The MA’s national conference and annual general meeting (AGM) is always a highlight of our year—an opportunity to bring members together from across England and Wales to debate policy, hear from speakers and celebrate the achievement of MA volunteers through our annual awards.
Here are my key takeaways from the conference:
1. The importance of social events. Our event in Birmingham last November, had the added excitement that it was the first in-person conference since before the pandemic. I’ve been in post as chief executive for about two and a half years and have been travelling around the country visiting many branches since lockdown restrictions were lifted, but I still got to meet many people for the first time face-to-face at the conference. It was clear to me that many people present relished the opportunity to meet up with colleagues and establish new acquaintances.
The MA’s Birmingham branch did a wonderful job of hosting us, including a reception with the Lord Mayor on the night before. Many MA branches put on face-to-face events throughout the year— if you don’t currently take part, I’d urge you to do so. They’re a great way to meet colleagues in a less formal and pressured environment than the courthouse.
We’re planning to alternate between online and in-person annual conferences each year. This is partly about cost (in-person events are much more expensive) but also because we know there are many members who can’t attend in person, but can when we hold it online.
2. The speech by the Lady Chief Justice. We were delighted that the Lady Chief Justice, Baroness Carr of Walton-on-the-Hill, joined us for the conference. Being so new in post, her diary is extremely full, and it shows her commitment to the magistracy that she gave up a day to come to the MA conference. Her speech went down very well and emphasised the importance of the magistracy to the justice system. It also felt like being part of history—seeing the first woman to hold a role dating back around 800 years.
Mark Beattie, the MA’s national chair, and I have already had a meeting with the Lady Chief Justice, and her commitment and interest in the magistracy is clear. She previously chaired a judicial committee on magistrates training for four years, so comes with a good understanding of how the magistracy works.
We’ll be publishing highlights from her speech to the conference soon.
3. The coming year could be crucial for the future direction of the magistracy. We were also joined by the Senior Presiding Judge Lord Justice Andrew Edis. He outlined to conference the upcoming consultation on how the magistracy will be organised once local justice areas are abolished.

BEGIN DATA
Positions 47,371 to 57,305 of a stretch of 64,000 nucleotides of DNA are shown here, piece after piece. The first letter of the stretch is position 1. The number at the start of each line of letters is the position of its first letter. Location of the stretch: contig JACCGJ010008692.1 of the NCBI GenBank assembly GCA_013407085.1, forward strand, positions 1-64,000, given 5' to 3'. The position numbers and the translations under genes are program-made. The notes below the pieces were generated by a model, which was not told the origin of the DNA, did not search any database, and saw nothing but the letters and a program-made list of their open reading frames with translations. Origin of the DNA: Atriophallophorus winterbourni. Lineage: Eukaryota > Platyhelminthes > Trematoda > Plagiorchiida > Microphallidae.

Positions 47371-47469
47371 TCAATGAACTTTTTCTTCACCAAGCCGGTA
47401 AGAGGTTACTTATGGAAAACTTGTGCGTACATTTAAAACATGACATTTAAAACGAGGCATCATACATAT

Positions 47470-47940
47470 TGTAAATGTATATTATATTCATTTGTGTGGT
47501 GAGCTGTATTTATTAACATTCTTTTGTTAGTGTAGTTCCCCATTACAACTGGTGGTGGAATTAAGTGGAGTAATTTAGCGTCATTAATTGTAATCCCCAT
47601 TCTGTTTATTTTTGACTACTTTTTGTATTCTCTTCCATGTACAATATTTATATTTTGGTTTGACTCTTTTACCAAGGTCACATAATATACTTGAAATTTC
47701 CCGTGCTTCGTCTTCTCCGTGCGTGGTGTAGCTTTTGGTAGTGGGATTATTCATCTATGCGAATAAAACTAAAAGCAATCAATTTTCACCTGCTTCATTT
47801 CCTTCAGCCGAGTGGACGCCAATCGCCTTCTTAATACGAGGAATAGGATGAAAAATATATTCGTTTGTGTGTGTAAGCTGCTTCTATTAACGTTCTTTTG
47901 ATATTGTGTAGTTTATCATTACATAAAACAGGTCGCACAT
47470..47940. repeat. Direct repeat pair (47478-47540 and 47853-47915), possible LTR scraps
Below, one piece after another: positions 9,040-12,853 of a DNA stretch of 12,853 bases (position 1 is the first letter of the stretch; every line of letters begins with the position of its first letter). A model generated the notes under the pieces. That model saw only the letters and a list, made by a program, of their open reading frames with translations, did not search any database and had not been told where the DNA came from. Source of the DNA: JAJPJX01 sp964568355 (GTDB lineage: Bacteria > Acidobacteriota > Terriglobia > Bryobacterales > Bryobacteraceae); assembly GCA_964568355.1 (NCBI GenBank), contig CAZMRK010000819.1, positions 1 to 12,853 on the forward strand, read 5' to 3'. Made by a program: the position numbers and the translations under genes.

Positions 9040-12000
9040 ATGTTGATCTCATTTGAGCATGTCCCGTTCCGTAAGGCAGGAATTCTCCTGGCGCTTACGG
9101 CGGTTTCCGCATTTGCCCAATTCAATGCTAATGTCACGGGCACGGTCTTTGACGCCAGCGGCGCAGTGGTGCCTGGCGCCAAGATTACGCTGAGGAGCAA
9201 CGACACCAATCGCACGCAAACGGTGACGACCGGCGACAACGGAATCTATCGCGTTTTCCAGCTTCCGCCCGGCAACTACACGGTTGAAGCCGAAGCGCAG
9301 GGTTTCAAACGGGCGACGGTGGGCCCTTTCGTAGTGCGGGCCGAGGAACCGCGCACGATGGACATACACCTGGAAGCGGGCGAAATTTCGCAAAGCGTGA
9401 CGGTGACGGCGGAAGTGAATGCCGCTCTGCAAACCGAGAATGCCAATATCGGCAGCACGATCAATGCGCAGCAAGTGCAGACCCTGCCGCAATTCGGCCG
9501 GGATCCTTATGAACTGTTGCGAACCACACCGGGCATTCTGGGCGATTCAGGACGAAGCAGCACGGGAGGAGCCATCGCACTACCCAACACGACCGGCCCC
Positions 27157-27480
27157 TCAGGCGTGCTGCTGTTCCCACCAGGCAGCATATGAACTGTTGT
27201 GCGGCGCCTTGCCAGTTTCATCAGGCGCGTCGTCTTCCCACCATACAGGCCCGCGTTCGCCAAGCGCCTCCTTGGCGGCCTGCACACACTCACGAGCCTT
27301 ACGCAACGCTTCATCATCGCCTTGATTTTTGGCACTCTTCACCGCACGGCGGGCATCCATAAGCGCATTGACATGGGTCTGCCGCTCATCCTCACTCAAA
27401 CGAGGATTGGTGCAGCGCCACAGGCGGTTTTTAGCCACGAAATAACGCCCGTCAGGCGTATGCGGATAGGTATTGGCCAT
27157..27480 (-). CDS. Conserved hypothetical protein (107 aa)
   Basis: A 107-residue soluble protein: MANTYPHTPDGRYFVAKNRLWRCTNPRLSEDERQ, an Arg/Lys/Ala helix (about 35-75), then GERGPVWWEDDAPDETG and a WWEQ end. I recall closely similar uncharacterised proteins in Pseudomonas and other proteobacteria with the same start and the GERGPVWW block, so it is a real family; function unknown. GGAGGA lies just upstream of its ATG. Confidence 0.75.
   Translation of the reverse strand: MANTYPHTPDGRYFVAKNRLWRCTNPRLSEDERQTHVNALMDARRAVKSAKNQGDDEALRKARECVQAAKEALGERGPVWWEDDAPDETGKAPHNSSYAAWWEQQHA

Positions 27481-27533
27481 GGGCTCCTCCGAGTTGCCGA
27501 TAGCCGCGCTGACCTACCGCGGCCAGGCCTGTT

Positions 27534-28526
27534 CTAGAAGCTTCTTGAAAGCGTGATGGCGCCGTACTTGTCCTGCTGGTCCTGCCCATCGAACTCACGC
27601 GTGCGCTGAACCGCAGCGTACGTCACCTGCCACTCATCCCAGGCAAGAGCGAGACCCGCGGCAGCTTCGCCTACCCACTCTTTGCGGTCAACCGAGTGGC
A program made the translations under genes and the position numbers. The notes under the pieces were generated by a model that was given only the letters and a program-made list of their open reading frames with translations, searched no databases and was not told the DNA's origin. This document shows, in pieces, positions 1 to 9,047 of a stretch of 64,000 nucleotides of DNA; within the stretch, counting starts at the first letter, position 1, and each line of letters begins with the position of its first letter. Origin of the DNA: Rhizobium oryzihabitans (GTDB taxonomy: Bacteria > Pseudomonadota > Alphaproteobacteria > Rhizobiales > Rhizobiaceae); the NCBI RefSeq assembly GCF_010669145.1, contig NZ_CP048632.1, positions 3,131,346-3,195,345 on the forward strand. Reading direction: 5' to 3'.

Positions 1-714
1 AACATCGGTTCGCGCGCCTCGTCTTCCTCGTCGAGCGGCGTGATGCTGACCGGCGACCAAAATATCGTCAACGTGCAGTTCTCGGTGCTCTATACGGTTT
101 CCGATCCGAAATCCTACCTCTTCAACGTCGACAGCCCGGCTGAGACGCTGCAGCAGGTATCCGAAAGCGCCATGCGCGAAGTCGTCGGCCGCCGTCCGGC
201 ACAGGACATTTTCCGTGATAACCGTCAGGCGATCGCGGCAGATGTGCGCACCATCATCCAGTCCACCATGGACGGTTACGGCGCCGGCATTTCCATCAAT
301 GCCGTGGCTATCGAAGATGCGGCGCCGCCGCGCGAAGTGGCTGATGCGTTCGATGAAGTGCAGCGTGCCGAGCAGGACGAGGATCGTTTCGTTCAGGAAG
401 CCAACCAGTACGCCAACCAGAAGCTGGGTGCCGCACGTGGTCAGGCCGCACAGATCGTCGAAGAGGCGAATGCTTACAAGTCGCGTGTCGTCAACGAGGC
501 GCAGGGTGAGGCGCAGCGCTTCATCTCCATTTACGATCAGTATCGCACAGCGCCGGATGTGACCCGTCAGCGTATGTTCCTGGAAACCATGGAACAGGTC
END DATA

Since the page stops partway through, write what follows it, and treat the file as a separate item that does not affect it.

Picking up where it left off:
He emphasised that the consultation would be genuine, without preconceived answers. This is something that the MA has been advocating strongly on, after the experience of previous consultations that felt more like tick-box exercises. He is clearly keen that as many magistrates as possible respond to the consultation when it is launched in the spring.
When that happens, the MA will be organising some online events to talk through the issues—we’ll share more details nearer the time.
Highlights from Lord Justice Edis’ speech will be available soon.
4. Democracy is healthy. We always say that the MA is by members, for members—and we saw that in action at the annual conference and AGM. Firstly, we had the results of the national elections for the vacancies on the board of trustees. All sitting and retired members get to cast their votes to elect trustees, who serve for a term of three years.
We also have policy debates, and votes, at the AGM. This year, there were two motions both of which were passed. One was about the importance of youth courts, and the need for a review to find ways to maintain youth panel competences following the decline in youth court cases in some areas of the country. The other was about e-scooters, and the confusion of much of the public about the laws on where they can be ridden. The motion called on the government to launch a public education campaign on the topic.
Any member or MA branch can propose that a motion is debated at conference. If you have a burning issue to be debated, let us know.
5. The amazing work of our MA volunteers. Another highlight of conference is our national awards. These are interspersed throughout the day, and we ask guest speakers to announce the winners. It is a humbling experience hearing about the work that our volunteers do—whether that’s running branches, recruiting members, speaking in schools and community groups, or helping to inform employers. And it is rather emotional to hear from the award winners themselves. A huge congratulations to all of the worth winners, and to everyone else who was nominated.
Want to hear from the award winners themselves? Take a look at our YouTube playlist where we’ll be sharing their videos.
Under the calm surface of the day, there was much fast paddling going on by all the people who made it happen. I’d like to finish by thanking the staff, volunteers, members, and speakers who made a memorable day happen. I’m already looking forward to our online event this year (Saturday 23 November—save the date) and being back in person in 2025.